The islands had nothing – no minerals, no town, nothing save a few small fishing villages. The Portuguese did nothing more than build a church in every village. They brought in the Catholic religion.
In about 1550, a Portuguese physician and botanist – Garcia da Orta – leased the large H-shaped ‘Bombay’ island for his private residence. He built himself a Manor house close to here, not far from the present Lion Gate of the dockyards. The house is now in restricted naval area.
And now, the tale gets romantic! In 1661, the Portuguese gave away the seven islands as dowry with their princess, who got married to then Prince Charles II of England. Such a hefty dowry!
The islands were now with the British crown. In 1668, the East India Company leased the islands, and started building a port here – which they needed because Surat in the North was becoming crowded and silted.
And Garcia da Orta’s mansion became the nucleus, around which Bombay took shape.
One of the first things the Englishmen did when they built their port was to build a castle, and then a fort, complete with a moat and drawbridges, around it. In 1687, they transferred their headquarters from Surat to Bombay.
Following the success of the port, the Portuguese realised the potential in these islands that they had given away, and so did the French. There were repeated attempts, but the British fought them off. By 1782, the British had extended their control to the areas north of the city, including Bassein and the Salcette Island.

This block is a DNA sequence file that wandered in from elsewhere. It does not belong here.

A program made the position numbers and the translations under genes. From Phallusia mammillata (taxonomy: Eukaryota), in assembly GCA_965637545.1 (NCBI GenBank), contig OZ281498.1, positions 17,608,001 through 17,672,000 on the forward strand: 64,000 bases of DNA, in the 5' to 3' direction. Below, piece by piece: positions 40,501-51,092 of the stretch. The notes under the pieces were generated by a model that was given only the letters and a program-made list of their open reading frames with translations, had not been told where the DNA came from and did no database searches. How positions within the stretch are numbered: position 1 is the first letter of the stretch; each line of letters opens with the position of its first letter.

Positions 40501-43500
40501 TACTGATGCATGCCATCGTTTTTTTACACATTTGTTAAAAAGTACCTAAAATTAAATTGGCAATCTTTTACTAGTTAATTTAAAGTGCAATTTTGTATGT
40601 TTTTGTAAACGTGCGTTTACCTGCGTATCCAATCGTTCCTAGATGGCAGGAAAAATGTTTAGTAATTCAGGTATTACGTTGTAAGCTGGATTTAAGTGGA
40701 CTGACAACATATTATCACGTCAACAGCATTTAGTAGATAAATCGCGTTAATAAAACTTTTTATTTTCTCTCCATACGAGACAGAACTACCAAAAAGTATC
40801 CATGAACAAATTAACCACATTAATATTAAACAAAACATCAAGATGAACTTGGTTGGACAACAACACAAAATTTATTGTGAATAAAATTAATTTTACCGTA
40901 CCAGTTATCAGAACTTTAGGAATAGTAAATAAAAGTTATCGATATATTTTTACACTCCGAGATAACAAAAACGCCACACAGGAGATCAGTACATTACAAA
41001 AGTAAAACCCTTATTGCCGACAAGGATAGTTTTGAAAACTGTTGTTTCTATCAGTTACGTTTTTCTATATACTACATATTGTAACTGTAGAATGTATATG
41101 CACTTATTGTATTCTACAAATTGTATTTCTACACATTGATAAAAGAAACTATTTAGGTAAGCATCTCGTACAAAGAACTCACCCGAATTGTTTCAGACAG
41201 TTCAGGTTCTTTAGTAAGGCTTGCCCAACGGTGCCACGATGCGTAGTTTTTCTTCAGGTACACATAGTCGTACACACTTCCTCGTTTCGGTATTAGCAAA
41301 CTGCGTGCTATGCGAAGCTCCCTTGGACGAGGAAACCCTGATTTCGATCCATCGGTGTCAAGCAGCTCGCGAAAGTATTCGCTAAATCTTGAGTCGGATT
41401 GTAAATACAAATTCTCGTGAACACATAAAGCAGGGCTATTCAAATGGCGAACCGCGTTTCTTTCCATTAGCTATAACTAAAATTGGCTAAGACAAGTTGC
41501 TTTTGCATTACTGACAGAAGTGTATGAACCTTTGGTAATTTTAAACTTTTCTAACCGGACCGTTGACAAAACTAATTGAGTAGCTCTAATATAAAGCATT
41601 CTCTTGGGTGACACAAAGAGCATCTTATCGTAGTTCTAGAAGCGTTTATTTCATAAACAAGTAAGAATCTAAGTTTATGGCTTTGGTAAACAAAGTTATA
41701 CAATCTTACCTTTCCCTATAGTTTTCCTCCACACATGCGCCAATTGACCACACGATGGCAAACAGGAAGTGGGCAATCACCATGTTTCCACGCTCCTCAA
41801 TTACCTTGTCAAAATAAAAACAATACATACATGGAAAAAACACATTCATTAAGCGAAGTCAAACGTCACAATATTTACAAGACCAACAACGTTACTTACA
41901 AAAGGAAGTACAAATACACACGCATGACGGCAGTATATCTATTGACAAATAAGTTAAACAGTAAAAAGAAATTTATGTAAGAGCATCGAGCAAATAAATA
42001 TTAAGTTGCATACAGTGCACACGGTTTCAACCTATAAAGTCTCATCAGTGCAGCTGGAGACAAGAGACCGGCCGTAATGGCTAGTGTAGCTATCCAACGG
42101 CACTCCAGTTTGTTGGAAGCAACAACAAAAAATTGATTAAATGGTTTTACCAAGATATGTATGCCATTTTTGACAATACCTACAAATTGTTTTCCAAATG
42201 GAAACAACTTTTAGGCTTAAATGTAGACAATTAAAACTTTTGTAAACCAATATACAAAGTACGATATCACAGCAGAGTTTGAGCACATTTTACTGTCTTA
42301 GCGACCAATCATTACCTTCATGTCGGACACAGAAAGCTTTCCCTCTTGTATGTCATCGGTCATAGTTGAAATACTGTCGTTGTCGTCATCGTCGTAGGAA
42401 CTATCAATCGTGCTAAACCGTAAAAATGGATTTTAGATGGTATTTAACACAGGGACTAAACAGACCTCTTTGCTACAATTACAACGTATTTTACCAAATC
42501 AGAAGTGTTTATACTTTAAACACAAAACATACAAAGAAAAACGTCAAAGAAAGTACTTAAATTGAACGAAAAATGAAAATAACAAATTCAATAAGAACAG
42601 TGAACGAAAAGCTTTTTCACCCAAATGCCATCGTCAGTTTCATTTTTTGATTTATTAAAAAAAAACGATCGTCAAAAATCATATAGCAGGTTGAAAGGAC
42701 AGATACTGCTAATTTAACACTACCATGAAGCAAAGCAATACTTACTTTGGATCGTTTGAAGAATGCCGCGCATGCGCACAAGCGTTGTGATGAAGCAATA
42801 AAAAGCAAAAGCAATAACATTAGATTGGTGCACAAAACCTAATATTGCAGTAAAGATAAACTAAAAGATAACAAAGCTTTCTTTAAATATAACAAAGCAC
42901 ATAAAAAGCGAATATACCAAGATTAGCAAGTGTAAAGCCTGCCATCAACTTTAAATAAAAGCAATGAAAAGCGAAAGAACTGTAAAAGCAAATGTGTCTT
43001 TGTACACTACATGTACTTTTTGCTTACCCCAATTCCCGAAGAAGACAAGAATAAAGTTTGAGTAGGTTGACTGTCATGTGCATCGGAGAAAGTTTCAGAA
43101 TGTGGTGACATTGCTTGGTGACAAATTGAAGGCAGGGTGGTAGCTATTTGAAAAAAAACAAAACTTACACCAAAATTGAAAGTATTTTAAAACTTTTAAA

In 1784, a project to amalgamate all the seven islands of Bombay into a single mass – the Hornby Vellard project was launched. It was completed by 1845, and the first train started from Bombay to Thane on the mainland, in 1851.
From useless swamps, meaningless to anybody, to the site of India’s first passenger rail, and the most ambitious civil works ever, in less than 200 years! This city has been a miracle child, from the day it was born.
Business via the port grew stupendously, and the East Company opened its doors to any who wished to trade anything at all. The city’s first important commodities were cotton and, ahem, Opium!
In 1869, the Suez Canal opened, and put Bombay in easy access from Europe, and on a direct route to Southeast Asia. Now that, as they say, really set things afire. The civil works in the city got a major boost, supported greatly by the wealthy Parsi traders who were making their fortune here.
Ever since, the city has never looked back. It has always been India’s financial capital, and a major trading port.
By Abbas Muzaffar & Tanul Dilwali